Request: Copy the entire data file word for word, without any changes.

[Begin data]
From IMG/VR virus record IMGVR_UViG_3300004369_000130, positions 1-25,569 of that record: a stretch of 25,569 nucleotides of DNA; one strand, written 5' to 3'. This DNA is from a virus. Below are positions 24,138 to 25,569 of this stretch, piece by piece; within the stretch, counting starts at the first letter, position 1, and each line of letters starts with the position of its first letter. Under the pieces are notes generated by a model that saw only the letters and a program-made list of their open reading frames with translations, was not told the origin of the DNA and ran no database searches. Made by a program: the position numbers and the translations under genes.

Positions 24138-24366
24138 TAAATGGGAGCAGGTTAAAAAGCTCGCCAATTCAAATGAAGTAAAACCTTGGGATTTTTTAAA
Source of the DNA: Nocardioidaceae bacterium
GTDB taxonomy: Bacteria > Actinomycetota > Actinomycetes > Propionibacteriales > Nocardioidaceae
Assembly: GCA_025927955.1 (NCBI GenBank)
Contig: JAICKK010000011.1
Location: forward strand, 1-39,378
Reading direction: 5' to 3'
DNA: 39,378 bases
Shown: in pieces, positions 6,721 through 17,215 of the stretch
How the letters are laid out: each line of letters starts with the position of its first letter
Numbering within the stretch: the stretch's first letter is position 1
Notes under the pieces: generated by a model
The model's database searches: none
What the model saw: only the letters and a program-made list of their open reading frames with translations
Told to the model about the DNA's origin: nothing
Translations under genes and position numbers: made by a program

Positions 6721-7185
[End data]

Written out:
From IMG/VR virus record IMGVR_UViG_3300004369_000130, positions 1-25,569 of that record: a stretch of 25,569 nucleotides of DNA; one strand, written 5' to 3'. This DNA is from a virus. Below are positions 24,138 to 25,569 of this stretch, piece by piece; within the stretch, counting starts at the first letter, position 1, and each line of letters starts with the position of its first letter. Under the pieces are notes generated by a model that saw only the letters and a program-made list of their open reading frames with translations, was not told the origin of the DNA and ran no database searches. Made by a program: the position numbers and the translations under genes.

Positions 24138-24366
24138 TAAATGGGAGCAGGTTAAAAAGCTCGCCAATTCAAATGAAGTAAAACCTTGGGATTTTTTAAA
Source of the DNA: Nocardioidaceae bacterium
GTDB taxonomy: Bacteria > Actinomycetota > Actinomycetes > Propionibacteriales > Nocardioidaceae
Assembly: GCA_025927955.1 (NCBI GenBank)
Contig: JAICKK010000011.1
Location: forward strand, 1-39,378
Reading direction: 5' to 3'
DNA: 39,378 bases
Shown: in pieces, positions 6,721 through 17,215 of the stretch
How the letters are laid out: each line of letters starts with the position of its first letter
Numbering within the stretch: the stretch's first letter is position 1
Notes under the pieces: generated by a model
The model's database searches: none
What the model saw: only the letters and a program-made list of their open reading frames with translations
Told to the model about the DNA's origin: nothing
Translations under genes and position numbers: made by a program

Positions 6721-7185